The Antelope Canyons in the Page, Arizona area, are hugely popular with photographers, and for good reason. They offer unique opportunities to capture the colors, shapes and textures of the sandstone walls and overhangs. The colors change as the sunlight, filtering down through the narrow slots, changes in angle and intensity. The canyons have become something of a cliche for outdoor photographers, but there's no escaping their beauty. If you're in that area, they are definitely worth your time.However, popularity creates problems. Others had warned me how crowded it could be, and I saw them literally trucking in visitors to the Upper Canyon, even in mid-December in freezing weather, so I decided not to shoot there. However, I did enjoy the Lower Antelope Canyon, which is located nearby but which is an entirely separate operation. Go about 11 AM for the best light. A two-hour photographer's pass is $36 and well worth it. You must show them your DSLR camera and a tripod; a point-and-shoot condemns you to touring with a guide and perhaps 8-10 others, all of whom are getting into each others' (and your) way. They are strict about the two-hour limit, but that's enough time if you keep moving.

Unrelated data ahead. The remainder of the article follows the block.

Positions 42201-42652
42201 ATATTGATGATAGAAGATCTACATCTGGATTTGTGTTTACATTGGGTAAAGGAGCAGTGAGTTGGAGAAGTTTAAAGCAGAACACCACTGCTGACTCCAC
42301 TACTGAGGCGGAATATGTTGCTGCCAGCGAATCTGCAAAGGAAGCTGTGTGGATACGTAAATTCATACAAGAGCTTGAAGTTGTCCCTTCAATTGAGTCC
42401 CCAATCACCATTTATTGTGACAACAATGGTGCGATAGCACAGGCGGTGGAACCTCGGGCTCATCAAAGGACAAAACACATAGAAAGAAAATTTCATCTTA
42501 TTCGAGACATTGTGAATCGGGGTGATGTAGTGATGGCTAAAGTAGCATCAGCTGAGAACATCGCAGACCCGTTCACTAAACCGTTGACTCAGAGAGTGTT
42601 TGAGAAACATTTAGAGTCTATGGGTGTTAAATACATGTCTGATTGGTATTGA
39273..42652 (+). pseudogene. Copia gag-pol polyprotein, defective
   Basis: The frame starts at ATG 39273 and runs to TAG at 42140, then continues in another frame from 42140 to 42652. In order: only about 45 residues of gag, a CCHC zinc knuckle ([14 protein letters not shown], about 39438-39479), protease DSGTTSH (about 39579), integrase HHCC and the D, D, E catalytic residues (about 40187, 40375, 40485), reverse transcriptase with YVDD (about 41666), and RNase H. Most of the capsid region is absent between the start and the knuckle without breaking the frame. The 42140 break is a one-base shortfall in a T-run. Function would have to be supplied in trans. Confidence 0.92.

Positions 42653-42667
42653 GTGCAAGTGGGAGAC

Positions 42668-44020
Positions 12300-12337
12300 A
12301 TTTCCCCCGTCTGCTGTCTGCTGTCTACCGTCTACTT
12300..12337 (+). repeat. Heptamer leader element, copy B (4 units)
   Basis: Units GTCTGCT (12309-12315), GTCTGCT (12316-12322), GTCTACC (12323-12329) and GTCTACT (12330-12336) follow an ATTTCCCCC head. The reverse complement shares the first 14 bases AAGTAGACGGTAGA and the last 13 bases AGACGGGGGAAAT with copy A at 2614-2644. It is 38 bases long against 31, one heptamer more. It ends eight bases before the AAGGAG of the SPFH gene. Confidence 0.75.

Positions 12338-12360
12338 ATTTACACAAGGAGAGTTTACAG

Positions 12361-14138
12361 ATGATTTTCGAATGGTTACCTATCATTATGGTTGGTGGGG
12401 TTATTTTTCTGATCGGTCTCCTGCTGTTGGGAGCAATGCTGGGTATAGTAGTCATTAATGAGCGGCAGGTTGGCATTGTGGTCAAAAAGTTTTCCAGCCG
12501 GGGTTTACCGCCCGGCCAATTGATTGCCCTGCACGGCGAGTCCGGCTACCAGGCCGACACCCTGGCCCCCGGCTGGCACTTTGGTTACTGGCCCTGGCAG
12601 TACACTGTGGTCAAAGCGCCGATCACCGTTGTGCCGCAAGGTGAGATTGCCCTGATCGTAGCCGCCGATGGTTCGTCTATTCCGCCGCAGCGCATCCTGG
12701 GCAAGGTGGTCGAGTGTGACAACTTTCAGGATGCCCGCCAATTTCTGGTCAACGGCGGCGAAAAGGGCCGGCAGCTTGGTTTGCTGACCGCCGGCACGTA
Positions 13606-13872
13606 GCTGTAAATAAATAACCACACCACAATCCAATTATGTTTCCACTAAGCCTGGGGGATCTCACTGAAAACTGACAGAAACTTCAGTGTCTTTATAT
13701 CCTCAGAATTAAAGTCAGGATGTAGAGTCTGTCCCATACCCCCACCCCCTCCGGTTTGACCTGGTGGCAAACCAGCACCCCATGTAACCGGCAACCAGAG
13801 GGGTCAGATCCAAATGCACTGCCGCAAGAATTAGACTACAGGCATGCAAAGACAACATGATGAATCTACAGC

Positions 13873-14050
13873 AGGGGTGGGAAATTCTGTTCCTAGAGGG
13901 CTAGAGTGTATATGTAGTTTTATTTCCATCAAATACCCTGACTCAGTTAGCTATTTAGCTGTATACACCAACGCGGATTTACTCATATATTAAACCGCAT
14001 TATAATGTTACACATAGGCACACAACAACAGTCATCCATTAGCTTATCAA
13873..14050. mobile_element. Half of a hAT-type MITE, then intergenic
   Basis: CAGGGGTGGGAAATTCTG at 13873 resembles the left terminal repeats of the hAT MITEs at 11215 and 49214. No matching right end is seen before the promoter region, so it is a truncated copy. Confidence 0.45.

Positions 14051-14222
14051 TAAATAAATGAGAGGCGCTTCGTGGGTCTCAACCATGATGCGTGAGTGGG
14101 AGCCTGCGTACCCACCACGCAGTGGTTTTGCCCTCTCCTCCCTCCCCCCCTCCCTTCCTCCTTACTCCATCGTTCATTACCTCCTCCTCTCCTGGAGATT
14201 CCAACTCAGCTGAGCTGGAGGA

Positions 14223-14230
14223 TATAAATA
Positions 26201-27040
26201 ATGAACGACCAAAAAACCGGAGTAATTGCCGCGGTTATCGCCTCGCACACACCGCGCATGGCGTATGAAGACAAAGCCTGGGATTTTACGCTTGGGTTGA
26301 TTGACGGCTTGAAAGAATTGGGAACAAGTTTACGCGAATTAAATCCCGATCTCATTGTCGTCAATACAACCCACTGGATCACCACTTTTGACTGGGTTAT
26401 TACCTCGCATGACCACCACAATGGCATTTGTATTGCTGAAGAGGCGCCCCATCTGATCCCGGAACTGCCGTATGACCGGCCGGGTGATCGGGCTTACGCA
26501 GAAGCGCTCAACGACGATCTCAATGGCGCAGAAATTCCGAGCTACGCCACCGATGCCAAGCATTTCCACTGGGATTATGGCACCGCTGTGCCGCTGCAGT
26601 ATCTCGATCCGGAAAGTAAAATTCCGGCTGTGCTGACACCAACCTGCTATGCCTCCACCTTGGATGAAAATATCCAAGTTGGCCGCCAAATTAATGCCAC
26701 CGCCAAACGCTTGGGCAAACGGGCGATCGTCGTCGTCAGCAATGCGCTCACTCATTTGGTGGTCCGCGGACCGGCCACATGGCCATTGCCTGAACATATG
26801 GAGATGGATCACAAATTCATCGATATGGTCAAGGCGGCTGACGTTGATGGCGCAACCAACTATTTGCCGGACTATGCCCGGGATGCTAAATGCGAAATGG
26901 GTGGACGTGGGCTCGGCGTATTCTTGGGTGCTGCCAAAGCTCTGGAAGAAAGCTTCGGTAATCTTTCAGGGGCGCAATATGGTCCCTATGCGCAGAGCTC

Shoot with a wide-angle lens at fairly high ISO (400) and don't plan on switching lenses in the canyon: it's very dusty and the sand is extremely fine and can get in everywhere. (One gentleman who was shooting at the same time as me, inexplicably removed his lens and accidentally dropped it onto the sand. We did what could to blow and brush the sand out, but I think he was looking at a professional cleaning.) Take a rocket blower and brush in with you and check your lens occasionally. I used a 12-24mm (DX) lens and was very pleased with the quality of my images. However, a tripod is a must and I recommend a cable or IR remote. Of course, shooting RAW is a good idea, as it usually is elsewhere. Look up, look behind you; walk a few yards and repeat. The possibilities are endless. It's impossible to take too many images.